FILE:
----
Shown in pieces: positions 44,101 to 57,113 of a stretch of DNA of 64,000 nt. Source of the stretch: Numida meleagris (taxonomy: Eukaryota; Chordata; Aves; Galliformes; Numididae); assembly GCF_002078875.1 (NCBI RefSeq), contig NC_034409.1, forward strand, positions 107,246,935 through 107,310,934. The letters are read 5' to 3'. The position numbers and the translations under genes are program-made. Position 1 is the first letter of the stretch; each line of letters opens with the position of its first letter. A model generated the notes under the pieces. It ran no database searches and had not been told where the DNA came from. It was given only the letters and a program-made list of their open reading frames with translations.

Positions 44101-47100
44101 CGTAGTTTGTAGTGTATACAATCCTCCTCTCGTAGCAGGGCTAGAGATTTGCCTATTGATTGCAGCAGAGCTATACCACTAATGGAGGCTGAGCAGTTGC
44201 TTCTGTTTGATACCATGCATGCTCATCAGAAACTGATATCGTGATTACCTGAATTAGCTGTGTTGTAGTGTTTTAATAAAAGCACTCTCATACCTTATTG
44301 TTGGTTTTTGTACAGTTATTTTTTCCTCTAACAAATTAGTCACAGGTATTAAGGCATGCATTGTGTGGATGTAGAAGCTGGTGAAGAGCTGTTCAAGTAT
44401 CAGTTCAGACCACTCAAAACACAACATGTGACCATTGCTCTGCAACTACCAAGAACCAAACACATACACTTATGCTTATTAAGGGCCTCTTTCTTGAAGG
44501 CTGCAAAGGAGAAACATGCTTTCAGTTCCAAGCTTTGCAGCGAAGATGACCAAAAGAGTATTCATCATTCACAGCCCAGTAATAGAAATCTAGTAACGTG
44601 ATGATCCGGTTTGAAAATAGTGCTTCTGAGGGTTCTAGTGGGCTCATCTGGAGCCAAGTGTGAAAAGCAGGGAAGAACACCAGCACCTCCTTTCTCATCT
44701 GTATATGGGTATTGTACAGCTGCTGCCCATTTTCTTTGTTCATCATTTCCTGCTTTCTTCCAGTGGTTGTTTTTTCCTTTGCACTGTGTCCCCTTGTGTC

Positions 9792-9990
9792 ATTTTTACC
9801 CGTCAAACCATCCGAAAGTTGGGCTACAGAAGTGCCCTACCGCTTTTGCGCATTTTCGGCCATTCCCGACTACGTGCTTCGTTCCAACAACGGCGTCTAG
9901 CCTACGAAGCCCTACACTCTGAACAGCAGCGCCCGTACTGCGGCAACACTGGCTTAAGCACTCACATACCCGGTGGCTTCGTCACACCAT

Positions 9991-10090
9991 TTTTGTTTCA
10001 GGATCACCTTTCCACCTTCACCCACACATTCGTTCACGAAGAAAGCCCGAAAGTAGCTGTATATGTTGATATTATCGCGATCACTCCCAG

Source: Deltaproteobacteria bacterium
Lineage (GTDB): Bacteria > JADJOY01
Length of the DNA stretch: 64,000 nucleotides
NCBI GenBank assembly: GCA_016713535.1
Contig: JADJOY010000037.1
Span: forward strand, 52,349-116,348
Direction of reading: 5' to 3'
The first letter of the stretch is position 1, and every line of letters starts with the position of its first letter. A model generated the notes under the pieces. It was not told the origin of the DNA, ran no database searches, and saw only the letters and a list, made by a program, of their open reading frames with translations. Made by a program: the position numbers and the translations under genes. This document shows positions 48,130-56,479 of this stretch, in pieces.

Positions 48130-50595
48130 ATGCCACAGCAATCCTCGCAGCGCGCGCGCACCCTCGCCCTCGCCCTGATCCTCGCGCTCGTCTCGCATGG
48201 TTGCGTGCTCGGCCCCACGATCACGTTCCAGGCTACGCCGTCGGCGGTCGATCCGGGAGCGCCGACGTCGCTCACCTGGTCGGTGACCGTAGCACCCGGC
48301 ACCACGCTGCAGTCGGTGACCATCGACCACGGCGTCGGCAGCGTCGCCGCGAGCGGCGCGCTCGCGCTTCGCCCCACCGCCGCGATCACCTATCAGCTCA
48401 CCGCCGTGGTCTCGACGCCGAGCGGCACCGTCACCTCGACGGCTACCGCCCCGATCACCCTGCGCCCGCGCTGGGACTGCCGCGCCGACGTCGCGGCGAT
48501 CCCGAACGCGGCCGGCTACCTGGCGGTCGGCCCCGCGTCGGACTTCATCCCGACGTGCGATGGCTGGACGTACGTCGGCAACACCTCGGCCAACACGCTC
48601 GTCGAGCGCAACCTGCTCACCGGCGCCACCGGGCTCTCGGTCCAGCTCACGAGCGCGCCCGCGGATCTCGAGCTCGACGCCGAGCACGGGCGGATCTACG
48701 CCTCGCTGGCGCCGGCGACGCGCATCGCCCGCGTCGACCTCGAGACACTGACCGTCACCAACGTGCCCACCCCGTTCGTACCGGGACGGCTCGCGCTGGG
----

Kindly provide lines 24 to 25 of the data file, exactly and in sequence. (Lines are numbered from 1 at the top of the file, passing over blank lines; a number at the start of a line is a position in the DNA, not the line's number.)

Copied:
The first letter of the stretch is position 1, and every line of letters starts with the position of its first letter. A model generated the notes under the pieces. It was not told the origin of the DNA, ran no database searches, and saw only the letters and a list, made by a program, of their open reading frames with translations. Made by a program: the position numbers and the translations under genes. This document shows positions 48,130-56,479 of this stretch, in pieces.

Positions 48130-50595